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Topic: Ear Training Books

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  1. #1

    Ear Training Books

    Hey guys, I'm trying to train my ear a little (ok, a lot) better. Can any of you recommend some good ear training books? Thanks.
    Tim

  2. #2
    Senior Member CString's Avatar
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    Re: Ear Training Books

    Quote Originally Posted by tgfoo
    Hey guys, I'm trying to train my ear a little (ok, a lot) better. Can any of you recommend some good ear training books? Thanks.
    Music for Sight Singing; Robert Ottman.
    Me fail English? That's unpossible.

  3. #3

    Re: Ear Training Books

    Hearing and Writing Music: Professional Training for Today's Musician by Ron Gorow

  4. #4

    Re: Ear Training Books

    Hi

    Try the "Modus Novus" (Author:Lars Edlund). It has a wide array of XXth century examples for atonal singing. Have fun!

  5. #5
    Senior Member
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    Re: Ear Training Books

    Could these books be used to train someone to enjoy normal/ popular music?........Just wondering.......

    I was thinking of giving someone a free gift......

    Frank

  6. #6

    Re: Ear Training Books

    I have one...I'll bring it out of my office this week and let you know the title, author. Good luck!

  7. #7

    Re: Ear Training Books

    If you really want to train your ear, the best way to do it is by transcribing. There are lots of devices/programs that will slow audio down for you without losing pitch. Start by transcribing the bass and work your way up.
    There's a quick book for you.
    Mark

  8. #8

    Re: Ear Training Books

    As I remember back, I used the Bruce Benward ear training books, among others, at both the U of Miami and U of Wisconsin. I'm certain there are many good books available on the subject. Get a book that comes with an Audio CD or midi files since you will want to learn to sing from written music as well as transcibe, as Neo stated, from played music. Matching sound with music notation and notation concepts is a very usefull skill to have. Best of luck.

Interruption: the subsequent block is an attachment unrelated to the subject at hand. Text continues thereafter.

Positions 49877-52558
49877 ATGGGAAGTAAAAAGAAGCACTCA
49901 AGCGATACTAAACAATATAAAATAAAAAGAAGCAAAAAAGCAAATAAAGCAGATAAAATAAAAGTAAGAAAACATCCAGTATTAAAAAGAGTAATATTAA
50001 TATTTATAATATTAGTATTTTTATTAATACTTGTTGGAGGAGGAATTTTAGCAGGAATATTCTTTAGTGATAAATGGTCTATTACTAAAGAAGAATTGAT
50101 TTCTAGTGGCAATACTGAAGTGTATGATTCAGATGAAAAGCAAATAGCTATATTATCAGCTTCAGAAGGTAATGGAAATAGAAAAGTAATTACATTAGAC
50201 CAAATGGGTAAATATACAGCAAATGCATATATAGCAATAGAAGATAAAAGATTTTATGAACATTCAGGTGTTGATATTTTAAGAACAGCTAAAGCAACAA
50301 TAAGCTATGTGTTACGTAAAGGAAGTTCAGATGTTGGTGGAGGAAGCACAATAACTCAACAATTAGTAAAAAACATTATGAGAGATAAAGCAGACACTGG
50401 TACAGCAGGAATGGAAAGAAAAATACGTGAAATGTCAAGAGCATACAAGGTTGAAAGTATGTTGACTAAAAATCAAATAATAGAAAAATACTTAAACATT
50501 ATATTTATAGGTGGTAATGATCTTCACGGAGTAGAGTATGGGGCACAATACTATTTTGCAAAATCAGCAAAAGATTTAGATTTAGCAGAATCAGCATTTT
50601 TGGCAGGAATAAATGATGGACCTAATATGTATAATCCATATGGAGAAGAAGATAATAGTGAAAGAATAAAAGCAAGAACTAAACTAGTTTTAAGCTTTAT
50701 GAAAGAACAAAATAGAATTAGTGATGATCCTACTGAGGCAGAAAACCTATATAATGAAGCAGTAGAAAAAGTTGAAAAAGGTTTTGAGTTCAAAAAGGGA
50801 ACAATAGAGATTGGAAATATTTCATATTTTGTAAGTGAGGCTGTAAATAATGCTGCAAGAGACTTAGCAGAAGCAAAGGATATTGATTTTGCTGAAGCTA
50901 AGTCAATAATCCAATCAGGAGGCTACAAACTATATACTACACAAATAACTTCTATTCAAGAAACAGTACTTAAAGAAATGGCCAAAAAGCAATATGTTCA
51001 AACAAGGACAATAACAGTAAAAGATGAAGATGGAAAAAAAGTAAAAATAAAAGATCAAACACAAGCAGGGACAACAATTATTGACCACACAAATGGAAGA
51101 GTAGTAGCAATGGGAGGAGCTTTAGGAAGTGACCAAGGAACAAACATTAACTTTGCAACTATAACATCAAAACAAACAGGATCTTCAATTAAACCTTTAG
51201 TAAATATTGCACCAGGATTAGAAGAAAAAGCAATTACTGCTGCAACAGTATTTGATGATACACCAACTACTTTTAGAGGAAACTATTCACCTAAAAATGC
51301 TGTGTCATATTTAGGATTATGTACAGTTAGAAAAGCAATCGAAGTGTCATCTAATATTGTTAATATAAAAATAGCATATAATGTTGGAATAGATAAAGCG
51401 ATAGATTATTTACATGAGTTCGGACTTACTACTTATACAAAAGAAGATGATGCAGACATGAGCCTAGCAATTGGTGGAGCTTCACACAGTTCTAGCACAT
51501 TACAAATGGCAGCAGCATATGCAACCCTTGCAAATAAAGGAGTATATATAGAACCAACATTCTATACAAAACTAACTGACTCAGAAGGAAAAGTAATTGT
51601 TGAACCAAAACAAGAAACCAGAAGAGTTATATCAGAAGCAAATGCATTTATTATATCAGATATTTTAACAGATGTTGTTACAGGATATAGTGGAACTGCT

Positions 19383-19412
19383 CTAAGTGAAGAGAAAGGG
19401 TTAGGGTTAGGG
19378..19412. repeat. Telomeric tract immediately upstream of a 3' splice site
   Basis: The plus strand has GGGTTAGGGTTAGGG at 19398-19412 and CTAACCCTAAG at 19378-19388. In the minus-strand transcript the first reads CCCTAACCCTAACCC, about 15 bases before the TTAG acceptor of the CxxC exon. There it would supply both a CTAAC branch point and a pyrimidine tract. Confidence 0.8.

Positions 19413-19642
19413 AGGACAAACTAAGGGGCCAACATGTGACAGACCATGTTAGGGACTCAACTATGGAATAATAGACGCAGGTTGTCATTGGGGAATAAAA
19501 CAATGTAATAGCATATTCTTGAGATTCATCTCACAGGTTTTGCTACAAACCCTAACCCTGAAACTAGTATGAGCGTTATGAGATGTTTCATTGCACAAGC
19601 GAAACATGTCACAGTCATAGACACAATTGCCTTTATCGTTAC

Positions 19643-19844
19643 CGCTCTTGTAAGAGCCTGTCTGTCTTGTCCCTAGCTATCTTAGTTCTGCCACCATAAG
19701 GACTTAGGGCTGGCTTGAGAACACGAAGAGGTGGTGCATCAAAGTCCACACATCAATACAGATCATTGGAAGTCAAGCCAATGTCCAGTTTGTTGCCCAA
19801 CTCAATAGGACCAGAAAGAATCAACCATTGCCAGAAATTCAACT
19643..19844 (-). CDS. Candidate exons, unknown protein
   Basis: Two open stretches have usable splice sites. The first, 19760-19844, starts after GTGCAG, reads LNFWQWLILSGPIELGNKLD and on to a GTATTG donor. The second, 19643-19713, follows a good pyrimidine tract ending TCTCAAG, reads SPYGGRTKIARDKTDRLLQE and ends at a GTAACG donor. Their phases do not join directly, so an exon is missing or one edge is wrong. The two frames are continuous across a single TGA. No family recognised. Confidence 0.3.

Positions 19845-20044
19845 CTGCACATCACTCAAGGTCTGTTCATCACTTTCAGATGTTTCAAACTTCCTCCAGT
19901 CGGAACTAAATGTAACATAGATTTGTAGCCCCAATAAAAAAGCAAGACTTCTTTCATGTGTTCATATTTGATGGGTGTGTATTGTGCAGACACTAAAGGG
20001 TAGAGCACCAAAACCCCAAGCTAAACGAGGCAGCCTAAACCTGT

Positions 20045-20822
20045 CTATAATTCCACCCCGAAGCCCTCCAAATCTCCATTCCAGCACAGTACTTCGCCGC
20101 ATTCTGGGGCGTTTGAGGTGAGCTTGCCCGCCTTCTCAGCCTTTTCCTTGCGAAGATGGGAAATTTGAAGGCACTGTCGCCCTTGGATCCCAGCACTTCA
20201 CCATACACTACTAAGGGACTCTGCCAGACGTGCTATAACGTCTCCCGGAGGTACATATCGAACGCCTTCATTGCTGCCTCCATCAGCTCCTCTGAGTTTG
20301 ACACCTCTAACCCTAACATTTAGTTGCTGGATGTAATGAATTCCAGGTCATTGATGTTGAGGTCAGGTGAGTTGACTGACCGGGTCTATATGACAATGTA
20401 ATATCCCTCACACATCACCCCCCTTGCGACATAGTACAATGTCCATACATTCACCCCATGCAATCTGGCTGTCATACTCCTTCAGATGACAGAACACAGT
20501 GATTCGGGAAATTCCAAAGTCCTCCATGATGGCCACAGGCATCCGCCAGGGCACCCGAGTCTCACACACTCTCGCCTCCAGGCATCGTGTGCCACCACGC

http://www.mhhe.com/socscience/music/benward/

  9. #9

    Re: Ear Training Books

    Thanks for the replies guys. All of you pretty much recommended somethign different. Amazon also has a bunch of differen books. Guess I read all of the reviews and then try and choose one or two of them. Thanks.
    Tim

  10. #10

    Re: Ear Training Books

    Quote Originally Posted by NeoDavinci
    If you really want to train your ear, the best way to do it is by transcribing. There are lots of devices/programs that will slow audio down for you without losing pitch. Start by transcribing the bass and work your way up.
    There's a quick book for you.
    Mark
    ------
    I would not totally agree witht hat.
    Transcribing is just ONE side of ear training, not the simplest, and it is not a METHOD of making your ear understand the sounds which dive into it.
    I think the most useful starting question is : what do you want to specifically develop/enhance ? Rythm, harmony, melody ?
    Transcribing a score is IMO trying to do all those at once which, based on your current level, may lead only to frustration and confusion.
    So if I was you, I'd first askedmyself a few questions, like :
    - Do I easily recognize the tone functions within a tonality ?
    - Do I have you a hard time, when I listen to a rythmic pattern, trying to guess what duration values are involved ?
    - Do I easily recognize a chord family, inversions, etc...
    - Can I physically sing the intervals I theorically know ?
    ----
    Depending on the answers, the areas to work, and the strategy may be different.
    ----
    Personnaly, if melodic and harmonic training is the main target, I would direct you to a very affordable method, based on the moveable solfeg (Do Re Mi, etc...) which helped me improve a lot my ear (I confess that I started very very low).

    http://www.harrisonmusic.com/book/earbook.html

    The great advantage of this method IMO is that it gives you a base of thinking, a way to quickly see where you are weak, etc... And gives you the opportunity to create limitless exercises in the area you want to explore/improve.
    It starts very basically, with simplke diatonic structure identification and builds on the concepts towards chromatic music.
    I tried other books which did not help me at all, because it was just a long list of exercices without any logical link. With this one, I at last had a feeling that my ear discovered something.
    Hope it helps.

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